by Terry Marshall
Strategy Architect, Intelligent Mischief

This is my third time in Ferguson and I’ve seen the street marches, actions, and police violence. I’ve seen people crying and laughing but I’ve yet, until this trip, experienced the level of far-reaching anxiety that the city is suffering through now at the hands of a government who refuses to give any hint of when a decision may come down.

The media has been using the typical tropes of the “black savage” – creating a narrative of violent, unruly protesters. We on the ground, we are seeing a different story – hundreds of people coming together in nonviolent civil disobedience trainings, planning meetings, and just breaking bread.

The tradition of militant nonviolent civil disobedience is about reclaiming the narrative by creating drama. In the MNVCD trainings, Rev. Sekou of the Fellowship of Reconciliation asks participants to be guided by deep abiding love rather than anger.

But there is a lot of anger here. I made a trip to the local Target store and while in line I noticed that the young lady that was my cashier was very jumpy and nervous.  I asked her if she was ok and she responded “No. I’m really scared about the decision. Nobody knows when it’s going to drop and I don’t know what to do.” Hearing this I realized that she would benefit from the message in the MNVCD trainings but the problem was to figure out how to bring the message to her.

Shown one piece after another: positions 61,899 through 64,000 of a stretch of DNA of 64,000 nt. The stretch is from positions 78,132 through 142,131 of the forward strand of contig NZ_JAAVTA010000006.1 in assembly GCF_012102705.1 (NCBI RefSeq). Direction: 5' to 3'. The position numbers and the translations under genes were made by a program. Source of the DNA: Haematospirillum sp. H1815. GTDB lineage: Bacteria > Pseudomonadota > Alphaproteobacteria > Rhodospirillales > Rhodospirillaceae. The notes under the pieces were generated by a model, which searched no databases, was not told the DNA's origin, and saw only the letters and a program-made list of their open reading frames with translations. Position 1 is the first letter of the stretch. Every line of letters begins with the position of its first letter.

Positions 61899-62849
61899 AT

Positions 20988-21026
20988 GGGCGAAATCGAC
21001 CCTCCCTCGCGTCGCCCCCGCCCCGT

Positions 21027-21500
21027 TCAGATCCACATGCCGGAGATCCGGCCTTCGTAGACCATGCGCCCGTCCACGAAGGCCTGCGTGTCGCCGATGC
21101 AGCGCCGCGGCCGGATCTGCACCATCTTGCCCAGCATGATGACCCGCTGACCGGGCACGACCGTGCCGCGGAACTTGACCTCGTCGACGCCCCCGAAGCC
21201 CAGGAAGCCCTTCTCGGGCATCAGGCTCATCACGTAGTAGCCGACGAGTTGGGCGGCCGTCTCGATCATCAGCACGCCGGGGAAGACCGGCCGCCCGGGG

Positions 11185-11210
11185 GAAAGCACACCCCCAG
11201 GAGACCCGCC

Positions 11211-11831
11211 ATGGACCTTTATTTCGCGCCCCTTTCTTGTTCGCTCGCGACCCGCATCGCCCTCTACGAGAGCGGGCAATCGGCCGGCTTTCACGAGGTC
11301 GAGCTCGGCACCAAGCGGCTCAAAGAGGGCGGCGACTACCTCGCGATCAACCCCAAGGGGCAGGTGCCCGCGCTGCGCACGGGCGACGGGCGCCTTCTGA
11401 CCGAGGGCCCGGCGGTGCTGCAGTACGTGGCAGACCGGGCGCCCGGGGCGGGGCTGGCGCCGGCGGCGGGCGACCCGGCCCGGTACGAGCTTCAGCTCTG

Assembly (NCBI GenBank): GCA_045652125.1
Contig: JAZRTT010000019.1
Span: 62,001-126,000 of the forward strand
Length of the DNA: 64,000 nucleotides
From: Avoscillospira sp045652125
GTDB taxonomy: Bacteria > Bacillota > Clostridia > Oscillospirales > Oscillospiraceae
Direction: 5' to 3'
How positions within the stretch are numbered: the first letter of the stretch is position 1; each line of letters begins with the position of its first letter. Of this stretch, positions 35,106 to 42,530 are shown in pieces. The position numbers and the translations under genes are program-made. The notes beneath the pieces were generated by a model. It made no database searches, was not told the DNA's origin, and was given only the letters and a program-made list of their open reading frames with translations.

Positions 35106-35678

The idea that came to me was to create this hashtag #DeepAbidingLove that would take back the narrative and help to heal those suffering from this anxiety. I would like to invite everyone to visit the website bit.ly/deepabidinglove and tweet how you plan to affirm your connection to your community with #DeepAbidingLove after the decision drops.

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“We are not attacking individuals but an evil system.
We are angry but we don’t let the anger have the last word.
We’re guided by #DeepAbidingLove,
and deep abiding love comes from deep preparation.”
@RevSekou

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